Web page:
Small state strategic autonomy only exists when great powers allow it – agree or disagree. It was on this resolution and debate format that the topic “Multilateral Security Cooperation in the Shadow of Ukraine” was discussed on 19 August 2022. The Centre for Multilateralism Studies (CMS) hosted the RSIS Seminar Series on Multilateralism Studies on the topic.
Proposition speaker, Dr Frederick Kliem, Research Fellow with CMS, argued in favour of the motion stating that small states have strategic agency in one of two cases: (i) when great powers allow it; and (ii) when small states can play several equally great powers to their advantage. He also argued that spheres of influence are a reality in international relations and there are limits to what the great power will tolerate within those spheres. Therefore, small states that exist in a geographical space that a great power sees as consequential to their primary national interests will struggle even with basic degrees of agency in their foreign and security policy. He concluded this opening statement by stating that realism is not a normative theory but an attempt to realistically predict the behaviour of states under conditions of international anarchy.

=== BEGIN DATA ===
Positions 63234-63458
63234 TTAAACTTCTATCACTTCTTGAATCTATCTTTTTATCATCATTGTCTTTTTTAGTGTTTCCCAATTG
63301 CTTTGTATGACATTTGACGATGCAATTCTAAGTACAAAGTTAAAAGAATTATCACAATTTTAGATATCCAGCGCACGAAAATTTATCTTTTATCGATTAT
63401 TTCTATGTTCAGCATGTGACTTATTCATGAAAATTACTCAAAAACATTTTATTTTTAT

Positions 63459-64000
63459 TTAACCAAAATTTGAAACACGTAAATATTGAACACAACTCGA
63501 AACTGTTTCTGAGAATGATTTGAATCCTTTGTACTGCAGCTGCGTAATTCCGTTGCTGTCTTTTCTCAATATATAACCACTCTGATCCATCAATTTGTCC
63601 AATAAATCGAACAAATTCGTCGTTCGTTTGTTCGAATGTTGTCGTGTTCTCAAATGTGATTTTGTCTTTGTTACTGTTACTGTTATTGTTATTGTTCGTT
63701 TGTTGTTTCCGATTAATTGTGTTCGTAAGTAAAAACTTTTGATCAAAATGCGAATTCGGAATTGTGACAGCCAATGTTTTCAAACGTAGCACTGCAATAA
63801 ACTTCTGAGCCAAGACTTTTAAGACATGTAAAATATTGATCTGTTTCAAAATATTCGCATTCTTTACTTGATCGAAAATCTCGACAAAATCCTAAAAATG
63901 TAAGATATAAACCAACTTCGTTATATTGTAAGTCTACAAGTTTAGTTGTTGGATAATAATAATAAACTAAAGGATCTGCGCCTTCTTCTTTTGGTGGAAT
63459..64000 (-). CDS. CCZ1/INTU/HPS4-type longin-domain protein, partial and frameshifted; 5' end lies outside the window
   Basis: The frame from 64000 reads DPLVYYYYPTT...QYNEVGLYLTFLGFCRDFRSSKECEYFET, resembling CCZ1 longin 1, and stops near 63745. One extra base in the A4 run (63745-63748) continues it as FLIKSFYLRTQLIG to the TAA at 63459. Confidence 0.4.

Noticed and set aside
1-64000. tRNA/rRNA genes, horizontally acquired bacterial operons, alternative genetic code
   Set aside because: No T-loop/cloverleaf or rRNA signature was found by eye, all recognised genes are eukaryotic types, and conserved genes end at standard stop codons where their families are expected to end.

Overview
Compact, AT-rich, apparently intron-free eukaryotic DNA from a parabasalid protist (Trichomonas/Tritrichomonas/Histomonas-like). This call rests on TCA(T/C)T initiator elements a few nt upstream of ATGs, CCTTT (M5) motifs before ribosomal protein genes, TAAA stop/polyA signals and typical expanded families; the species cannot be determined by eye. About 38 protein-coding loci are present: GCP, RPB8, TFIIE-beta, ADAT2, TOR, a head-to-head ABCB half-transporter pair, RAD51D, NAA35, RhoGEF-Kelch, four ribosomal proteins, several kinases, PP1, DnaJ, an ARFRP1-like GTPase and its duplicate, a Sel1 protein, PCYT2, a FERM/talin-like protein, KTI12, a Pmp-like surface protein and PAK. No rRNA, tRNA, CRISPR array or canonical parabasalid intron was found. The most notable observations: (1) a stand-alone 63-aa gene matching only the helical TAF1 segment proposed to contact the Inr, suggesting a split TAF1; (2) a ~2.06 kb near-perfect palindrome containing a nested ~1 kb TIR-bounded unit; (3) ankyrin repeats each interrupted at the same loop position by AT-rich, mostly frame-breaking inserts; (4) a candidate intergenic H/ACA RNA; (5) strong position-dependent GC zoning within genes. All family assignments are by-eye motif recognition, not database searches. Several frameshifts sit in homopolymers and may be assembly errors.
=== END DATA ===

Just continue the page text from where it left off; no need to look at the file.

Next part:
Opposition speaker, Dr Joel Ng, Research Fellow and Deputy Head of CMS, argued that the normative shift is relevant because the debate does not sit in a vacuum of bilateral relations but against the backdrop of the global community with other states also involved. The history of postcolonial movements since the end of World War 2 was a push back by small states against domination. Secondly, domination entails significant costs that must be backed by military force and coercion. But the acceptability of this has diminished—the costs of enforcement have skyrocketed while the gap in material power has closed in our multipolar world with a rise in the economic power of emerging markets. Thirdly, he argued that the ‘right to rule’ is conditional, stating that legitimacy is a force multiplier and the only means that present-day great powers have to mitigate the costs of enforcement. In conclusion, Dr Ng argued that great powers should not and would not have the capacity to restrict small state strategic autonomy unilaterally. Doing so would entail enormous costs that could reduce their capabilities and allow other great powers to overtake them.